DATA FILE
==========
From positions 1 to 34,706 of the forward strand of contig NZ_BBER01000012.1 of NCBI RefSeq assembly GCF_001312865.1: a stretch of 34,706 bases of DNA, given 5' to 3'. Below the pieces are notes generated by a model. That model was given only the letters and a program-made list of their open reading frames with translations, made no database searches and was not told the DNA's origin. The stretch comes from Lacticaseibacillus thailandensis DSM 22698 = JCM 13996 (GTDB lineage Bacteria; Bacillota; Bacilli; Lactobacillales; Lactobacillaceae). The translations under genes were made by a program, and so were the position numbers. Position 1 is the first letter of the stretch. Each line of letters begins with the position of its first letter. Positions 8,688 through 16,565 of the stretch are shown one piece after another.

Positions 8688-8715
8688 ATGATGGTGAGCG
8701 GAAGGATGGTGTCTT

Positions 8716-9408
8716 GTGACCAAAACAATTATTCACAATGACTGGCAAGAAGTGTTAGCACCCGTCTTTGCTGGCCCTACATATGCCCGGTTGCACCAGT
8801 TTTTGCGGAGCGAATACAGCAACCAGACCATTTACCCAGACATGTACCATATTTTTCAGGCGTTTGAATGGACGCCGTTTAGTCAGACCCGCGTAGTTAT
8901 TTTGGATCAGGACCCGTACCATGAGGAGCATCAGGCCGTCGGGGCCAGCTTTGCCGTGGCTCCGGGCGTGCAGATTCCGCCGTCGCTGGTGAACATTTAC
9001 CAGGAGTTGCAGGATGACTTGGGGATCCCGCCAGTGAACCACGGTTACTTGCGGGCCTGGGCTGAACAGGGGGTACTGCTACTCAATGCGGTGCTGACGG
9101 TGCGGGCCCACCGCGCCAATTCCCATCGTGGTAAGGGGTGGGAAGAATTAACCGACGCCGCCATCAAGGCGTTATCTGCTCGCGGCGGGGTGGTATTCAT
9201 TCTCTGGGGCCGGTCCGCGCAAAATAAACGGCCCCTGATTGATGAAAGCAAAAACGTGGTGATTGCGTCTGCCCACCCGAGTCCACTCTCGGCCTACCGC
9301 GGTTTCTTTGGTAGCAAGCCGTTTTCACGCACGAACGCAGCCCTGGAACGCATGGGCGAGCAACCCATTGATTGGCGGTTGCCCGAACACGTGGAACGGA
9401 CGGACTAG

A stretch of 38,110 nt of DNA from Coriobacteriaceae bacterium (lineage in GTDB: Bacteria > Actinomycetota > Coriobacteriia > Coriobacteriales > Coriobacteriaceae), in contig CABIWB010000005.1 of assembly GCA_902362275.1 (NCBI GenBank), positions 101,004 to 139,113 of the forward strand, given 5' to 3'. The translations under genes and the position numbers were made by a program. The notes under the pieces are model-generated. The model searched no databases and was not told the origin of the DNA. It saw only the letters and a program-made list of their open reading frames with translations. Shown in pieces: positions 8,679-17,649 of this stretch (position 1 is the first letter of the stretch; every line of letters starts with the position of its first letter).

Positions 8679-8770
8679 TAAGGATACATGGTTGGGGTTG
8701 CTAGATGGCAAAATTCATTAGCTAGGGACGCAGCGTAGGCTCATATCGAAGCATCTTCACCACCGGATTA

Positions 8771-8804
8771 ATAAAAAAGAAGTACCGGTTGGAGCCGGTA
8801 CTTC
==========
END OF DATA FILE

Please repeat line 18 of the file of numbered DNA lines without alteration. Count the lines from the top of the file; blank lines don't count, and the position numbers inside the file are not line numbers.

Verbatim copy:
Positions 8771-8804